BY CHUCK VANDENBERG
FORT MADISON – The efforts of a Fort Madison High School student that garnered regional and statewide attention almost ended with a thud last week.
Lexi Miller, a student at Fort Madison High School, and her family started working back in August to collect donations for the Texas coast ravaged by Hurricane Harvey, in an effort dubbed Helping Hands for Harvey. The community and region rallied behind Miller and her parents Amy and Jimmie Hayes with collections being taken at the schools, area businesses and local events.
A Ruan semi-trailer was loaded with the goods on Tuesday afternoon with the help of about 15 volunteers. A house that was literally being used as a storage facility was unloaded in about two hours and then hauled down to the truck waiting in the former Sheaffer Pen parking lot.
But up until this week, the 3/4 of semi-trailer had no place to go. The groups that Miller and her mother had contacted to receive the goods no longer could accept them. Hayes said she was shocked and was afraid the effort may have tragically been wasted.
Miller said her mother started making calls and found out the places the donations were supposed to be going no longer were accepting them.
“I was kind of upset because we could have called them earlier but we waited longer to get more. I’m just glad she found someone,” Miller said on Tuesday afternoon while loading the trucks.
“I just don’t think they were interested any more at all. They said something about not being able to take the clothing because of possible health issues, but they wouldn’t take any of the stuff.”
But in the end she said it all is working out even better because now more people in different places will be able to benefit from the community’s efforts.
“It’s going to Florida now and then they’re flying it to Puerto Rico. Now I’m happy that it’s going to more places than just one and it can help more people,” Miller said.
But Hayes was a bit more concerned that all the efforts people were putting into the project would go unrealized. When the project first started and Miller’s family had found a place to deliver the goods, they told them it would be mid-October before the donations would be sent down, so she was surprised when she called to let them know they were coming and they were told they didn’t want them anymore.
“I called down to groups we started with and they said they didn’t need the donations anymore. And I was just floored. Floored. So I started calling churches and other places down there and nobody wanted the stuff.”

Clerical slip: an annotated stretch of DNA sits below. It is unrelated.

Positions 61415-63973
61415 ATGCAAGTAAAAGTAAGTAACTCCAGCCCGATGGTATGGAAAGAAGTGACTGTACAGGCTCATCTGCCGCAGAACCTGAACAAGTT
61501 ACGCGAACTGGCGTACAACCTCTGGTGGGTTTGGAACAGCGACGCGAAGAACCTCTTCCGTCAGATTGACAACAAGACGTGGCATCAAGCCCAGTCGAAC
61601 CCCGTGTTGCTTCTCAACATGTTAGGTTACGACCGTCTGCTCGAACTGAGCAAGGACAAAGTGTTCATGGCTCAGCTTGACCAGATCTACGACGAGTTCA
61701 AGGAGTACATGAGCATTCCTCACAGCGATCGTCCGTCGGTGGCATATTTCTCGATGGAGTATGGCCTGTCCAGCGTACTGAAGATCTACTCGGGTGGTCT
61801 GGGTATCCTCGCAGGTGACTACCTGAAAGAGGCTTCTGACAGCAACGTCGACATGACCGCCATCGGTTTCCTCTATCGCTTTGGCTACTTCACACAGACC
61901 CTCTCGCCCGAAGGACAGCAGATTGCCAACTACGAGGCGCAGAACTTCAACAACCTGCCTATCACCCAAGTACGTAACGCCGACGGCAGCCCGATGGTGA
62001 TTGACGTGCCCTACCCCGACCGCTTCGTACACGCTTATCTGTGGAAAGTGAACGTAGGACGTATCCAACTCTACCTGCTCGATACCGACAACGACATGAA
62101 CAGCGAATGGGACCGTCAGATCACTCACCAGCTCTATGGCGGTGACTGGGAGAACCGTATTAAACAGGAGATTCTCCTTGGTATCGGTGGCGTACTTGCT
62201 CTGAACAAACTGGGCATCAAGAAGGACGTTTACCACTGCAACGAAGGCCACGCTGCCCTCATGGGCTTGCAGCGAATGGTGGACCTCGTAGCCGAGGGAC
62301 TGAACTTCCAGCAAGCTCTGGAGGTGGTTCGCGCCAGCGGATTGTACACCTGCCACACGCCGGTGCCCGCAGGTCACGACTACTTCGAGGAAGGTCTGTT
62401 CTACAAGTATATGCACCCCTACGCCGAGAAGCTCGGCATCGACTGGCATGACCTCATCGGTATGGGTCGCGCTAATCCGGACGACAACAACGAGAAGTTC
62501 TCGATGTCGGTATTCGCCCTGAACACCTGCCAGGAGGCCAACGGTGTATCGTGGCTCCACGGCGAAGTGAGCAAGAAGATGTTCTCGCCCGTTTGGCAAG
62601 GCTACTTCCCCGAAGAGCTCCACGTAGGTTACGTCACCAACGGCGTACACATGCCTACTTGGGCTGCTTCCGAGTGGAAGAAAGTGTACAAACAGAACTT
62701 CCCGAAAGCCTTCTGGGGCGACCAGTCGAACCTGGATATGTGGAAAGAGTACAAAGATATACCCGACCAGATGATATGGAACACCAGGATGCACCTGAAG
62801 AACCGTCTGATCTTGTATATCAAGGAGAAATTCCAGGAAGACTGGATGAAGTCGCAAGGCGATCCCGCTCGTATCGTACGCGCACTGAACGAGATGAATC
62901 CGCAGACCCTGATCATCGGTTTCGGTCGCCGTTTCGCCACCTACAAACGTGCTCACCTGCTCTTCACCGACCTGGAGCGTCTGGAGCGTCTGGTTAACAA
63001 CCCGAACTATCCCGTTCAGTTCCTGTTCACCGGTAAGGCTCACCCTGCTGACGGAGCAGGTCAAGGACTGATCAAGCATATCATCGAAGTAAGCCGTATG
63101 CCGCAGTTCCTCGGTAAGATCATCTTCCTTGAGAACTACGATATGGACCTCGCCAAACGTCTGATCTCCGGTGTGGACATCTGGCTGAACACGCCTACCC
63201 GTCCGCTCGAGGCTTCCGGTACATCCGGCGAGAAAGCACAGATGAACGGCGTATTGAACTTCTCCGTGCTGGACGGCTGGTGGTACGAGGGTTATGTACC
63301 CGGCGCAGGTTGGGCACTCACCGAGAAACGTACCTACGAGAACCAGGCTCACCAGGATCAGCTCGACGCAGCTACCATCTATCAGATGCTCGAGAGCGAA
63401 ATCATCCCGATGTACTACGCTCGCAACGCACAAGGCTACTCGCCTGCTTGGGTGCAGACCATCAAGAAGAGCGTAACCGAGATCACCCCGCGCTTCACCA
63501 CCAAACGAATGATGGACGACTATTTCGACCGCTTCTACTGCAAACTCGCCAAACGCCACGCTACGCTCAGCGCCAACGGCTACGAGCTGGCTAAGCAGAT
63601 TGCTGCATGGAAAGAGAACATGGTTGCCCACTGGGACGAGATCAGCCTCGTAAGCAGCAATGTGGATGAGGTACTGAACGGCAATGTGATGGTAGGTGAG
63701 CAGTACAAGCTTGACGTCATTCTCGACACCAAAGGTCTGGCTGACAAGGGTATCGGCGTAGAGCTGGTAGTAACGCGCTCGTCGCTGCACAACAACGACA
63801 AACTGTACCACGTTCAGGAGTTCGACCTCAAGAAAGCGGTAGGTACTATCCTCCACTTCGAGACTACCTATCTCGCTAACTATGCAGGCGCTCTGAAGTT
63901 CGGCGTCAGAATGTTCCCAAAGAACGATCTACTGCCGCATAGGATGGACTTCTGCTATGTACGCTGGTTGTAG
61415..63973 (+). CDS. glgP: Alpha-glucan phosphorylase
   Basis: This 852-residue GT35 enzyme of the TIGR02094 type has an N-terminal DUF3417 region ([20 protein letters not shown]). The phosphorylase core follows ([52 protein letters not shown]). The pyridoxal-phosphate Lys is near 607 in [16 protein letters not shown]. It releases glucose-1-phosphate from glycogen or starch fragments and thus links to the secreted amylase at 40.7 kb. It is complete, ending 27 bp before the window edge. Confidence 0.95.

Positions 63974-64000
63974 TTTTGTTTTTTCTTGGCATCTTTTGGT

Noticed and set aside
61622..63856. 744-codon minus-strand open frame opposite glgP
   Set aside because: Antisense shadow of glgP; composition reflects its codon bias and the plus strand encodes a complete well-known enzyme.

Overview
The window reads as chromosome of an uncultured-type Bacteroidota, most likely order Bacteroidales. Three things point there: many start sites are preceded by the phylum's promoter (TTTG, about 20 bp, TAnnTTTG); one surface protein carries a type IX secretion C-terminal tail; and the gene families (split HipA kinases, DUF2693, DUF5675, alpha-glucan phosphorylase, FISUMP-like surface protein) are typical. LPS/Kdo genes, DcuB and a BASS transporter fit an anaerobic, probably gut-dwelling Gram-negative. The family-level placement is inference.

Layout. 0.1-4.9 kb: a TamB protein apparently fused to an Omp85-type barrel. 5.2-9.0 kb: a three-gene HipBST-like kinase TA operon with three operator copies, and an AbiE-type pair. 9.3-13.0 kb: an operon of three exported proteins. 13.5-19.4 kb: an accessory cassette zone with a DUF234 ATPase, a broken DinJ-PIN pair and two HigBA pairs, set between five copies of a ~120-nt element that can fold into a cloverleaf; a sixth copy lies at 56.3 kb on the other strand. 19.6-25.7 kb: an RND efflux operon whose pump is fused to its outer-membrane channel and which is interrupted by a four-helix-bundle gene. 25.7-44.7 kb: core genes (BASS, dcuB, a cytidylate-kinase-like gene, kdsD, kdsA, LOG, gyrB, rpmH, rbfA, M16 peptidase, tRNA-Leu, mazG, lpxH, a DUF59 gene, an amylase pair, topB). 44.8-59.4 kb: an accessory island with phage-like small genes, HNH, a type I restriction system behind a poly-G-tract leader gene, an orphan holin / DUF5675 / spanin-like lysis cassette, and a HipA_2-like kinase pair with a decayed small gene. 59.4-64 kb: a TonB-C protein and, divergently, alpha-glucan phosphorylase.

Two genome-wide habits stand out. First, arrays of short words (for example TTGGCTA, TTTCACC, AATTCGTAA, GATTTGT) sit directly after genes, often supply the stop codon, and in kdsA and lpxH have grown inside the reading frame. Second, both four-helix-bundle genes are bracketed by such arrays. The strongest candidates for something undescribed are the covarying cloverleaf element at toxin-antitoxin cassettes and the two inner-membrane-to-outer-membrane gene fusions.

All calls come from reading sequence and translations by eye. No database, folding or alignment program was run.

Hayes then called a friend she had met when she lived in Florida in the military and a name popped up of someone who may be able to take the supplies. Hayes said her friend had heard of a businessman who was looking to fly goods into Puerto Rico.
“I told her that I had a whole house full and said, “Do you want it?” She said ‘Sure, when can you get it here’, and this was on Friday.”
Hayes said she immediately contacted Ruan Trucking, where her husband works, and they said they could get a truck down to Fort Madison on Tuesday.
“The community was so gracious to donate all this stuff and now it’s like, nobody wants it. I was even contacting the islands where the eye of Harvey went and no one wanted it,” Hayes said.
“I know Puerto Rico only has about 20 percent of the people with electricity back on. There’s this business man down there, and I’ve never met the guy, but he has his own business and a jet and all this stuff is going into a hangar and he’s gonna have it flown into Puerto Rico.”
Hayes said she was ready to start contacting local shelters and other places who may need these types of donations.
Miller said she was very thankful for all the community did to help with the effort and had no idea the project would generate this kind of support.
“My mom helped me with a lot of this. It was very intimidating, all the trips we had to make to get things and all the trips she had to make when I was in school. It’s really neat that we could do this and I’m happy that someone will be able to use all this stuff.”